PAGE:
Herd Immunity – is this a risky phrase to use right now?

Keith Richards
20 Mar 2020
Agile Metaphor

I remember in the early days of Agile software development a framework called eXtreme Programming (XP) used ‘Metaphor’ as one of its 12 practices.

I always liked it as it helped with the visioning and the understanding of a situation.

However, in the current coronavirus outbreak I feel that there is a phrase that is possibly creating the opposite effect.

I am referring to ‘Herd Immunity’.

Although most scientists will understanding this phrase, I am not sure that the public at large all see it in the same way.

Giving off the wrong signals

Personally, in terms of analogy or metaphor, I am very uncomfortable with both of the words: ‘herd’ and ‘immunity’.

The public are not particularly analogous to a ‘herd’ of animals (humans are much more complex than this) and being in a herd does not give you ‘immunity’, it just REDUCES your chances of getting or spreading the virus if the others have it.

My biggest concern is the imagery. For me it conjures up an African wildlife scene where a herd of animals are grouping together to protect the old, young or injured from a predator. The strongest animals stay on the outside to facedown the predator whilst the vulnerable stay in the centre being protected.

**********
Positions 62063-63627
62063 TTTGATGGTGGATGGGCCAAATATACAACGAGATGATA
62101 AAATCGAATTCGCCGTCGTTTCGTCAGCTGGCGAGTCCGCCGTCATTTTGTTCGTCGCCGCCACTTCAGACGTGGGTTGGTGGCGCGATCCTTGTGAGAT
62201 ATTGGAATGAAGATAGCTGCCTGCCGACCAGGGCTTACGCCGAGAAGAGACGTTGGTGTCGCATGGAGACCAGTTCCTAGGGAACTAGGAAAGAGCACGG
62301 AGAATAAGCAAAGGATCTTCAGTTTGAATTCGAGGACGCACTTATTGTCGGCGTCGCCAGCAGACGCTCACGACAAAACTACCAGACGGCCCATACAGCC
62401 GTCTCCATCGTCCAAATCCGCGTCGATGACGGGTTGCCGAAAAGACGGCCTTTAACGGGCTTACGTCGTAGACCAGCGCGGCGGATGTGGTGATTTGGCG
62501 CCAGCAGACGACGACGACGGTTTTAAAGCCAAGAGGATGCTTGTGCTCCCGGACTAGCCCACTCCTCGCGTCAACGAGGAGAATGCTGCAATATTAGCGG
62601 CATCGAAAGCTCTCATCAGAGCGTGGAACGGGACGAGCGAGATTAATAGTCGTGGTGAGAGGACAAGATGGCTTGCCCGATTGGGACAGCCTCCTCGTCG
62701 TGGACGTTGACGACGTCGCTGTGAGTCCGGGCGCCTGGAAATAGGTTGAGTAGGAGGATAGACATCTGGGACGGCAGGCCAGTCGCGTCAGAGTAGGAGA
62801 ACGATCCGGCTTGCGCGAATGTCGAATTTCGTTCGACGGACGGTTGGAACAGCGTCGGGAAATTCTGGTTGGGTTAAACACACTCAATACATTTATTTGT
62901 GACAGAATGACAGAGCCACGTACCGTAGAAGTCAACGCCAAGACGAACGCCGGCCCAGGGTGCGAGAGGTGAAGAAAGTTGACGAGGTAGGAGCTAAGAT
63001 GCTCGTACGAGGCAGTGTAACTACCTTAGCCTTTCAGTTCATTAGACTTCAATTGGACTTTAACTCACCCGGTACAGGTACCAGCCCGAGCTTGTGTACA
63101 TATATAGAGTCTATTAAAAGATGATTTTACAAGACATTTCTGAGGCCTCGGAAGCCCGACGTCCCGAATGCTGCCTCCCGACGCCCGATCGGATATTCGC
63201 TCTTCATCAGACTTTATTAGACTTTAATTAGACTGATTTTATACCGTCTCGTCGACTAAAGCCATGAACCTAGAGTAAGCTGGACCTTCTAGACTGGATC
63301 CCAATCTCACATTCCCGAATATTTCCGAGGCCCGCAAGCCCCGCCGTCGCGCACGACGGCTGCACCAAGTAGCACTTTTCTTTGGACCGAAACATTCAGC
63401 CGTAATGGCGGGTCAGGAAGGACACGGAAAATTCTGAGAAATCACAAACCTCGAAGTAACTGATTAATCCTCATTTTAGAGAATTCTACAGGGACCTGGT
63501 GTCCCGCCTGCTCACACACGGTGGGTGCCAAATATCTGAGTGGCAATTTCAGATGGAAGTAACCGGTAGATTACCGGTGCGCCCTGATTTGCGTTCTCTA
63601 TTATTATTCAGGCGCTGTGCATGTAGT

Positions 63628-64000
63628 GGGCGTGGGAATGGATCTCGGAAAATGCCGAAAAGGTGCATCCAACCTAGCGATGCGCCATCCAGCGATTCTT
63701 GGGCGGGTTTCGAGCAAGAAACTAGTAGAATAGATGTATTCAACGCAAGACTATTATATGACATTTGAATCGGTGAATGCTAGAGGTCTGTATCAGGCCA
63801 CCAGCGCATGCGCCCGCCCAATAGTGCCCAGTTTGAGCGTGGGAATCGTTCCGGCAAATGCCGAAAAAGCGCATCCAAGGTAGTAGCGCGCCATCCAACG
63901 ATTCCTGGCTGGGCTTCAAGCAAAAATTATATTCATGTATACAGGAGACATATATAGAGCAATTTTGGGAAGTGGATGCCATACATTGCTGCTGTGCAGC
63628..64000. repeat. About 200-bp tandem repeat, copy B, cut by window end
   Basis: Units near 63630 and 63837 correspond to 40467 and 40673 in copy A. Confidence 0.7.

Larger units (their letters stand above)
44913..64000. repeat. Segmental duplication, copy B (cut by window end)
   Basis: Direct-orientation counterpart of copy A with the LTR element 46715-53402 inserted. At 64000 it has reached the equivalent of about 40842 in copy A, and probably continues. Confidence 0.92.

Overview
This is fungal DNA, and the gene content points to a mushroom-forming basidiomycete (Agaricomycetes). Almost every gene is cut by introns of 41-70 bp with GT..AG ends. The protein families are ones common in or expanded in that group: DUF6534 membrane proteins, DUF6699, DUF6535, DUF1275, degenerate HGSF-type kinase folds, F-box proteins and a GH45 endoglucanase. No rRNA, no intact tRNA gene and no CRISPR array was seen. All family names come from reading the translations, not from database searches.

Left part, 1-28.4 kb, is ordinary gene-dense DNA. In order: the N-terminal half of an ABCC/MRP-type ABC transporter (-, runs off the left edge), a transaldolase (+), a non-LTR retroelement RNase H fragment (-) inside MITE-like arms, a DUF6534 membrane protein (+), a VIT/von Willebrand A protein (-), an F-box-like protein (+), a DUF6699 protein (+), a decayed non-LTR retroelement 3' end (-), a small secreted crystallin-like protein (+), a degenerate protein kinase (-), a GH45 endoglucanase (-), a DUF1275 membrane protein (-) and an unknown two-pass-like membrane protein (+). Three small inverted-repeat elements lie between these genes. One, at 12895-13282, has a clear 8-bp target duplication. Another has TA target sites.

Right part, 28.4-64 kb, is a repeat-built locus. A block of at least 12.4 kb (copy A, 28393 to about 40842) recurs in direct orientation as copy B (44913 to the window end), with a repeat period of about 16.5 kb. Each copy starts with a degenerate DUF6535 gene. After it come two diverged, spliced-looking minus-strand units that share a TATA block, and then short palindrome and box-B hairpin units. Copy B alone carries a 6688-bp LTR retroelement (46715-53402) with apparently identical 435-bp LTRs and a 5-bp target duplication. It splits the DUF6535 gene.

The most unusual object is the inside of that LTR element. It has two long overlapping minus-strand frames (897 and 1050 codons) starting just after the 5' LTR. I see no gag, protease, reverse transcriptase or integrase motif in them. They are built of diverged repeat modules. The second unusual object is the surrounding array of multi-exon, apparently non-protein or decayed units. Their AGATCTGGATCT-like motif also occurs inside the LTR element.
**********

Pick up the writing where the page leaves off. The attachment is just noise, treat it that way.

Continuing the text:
…but this is not how humans protect the vulnerable and this not how a virus attacks people.

If a pride of lions attack a herd of wildebeest and kills one of the wildebeest, this does not result in 2 or 3 other wildebeest also being attacked and then, like the domino effect, the attack passes on to other wildebeest. The attack stops after the first kill.

The wrong image?

With COVID-19 we are not surrounding the vulnerable (like a herd would do) – we are isolating the vulnerable (which a herd would not do).

With COVID-19 we are not catching the disease (or ‘taking the hit’) to protect the vulnerable (like the stronger wildebeest would do) - we are avoiding the disease and running away from it in order to avoid spreading it (which the stronger wildebeest would not do).

Remember, the public has built up very little immunity so far and we do not have a vaccine. The image of strong wildebeest protecting the smaller and weaker is not the correct image. Try replacing that image, with hundreds of newly born, weak or very old wildebeest ...surrounded by several lions!

That is a more accurate image.

You may see it differently!

This is just my view as this is how the phrase looks to me. You may see a field of cows and no lions! You may automatically view it like a scientist would. However, my fear is that the phrase ‘herd immunity’ may have caused more harm than good.

There is nothing good about catching and spreading the virus in the short term. It only increases the pressure on the NHS in the coming weeks ahead.

The public will need high levels of immunity (60%?) in the longer term, but in the short term, social distancing and hand washing will reduce the size of the imminent peak. Building herd immunity will not.



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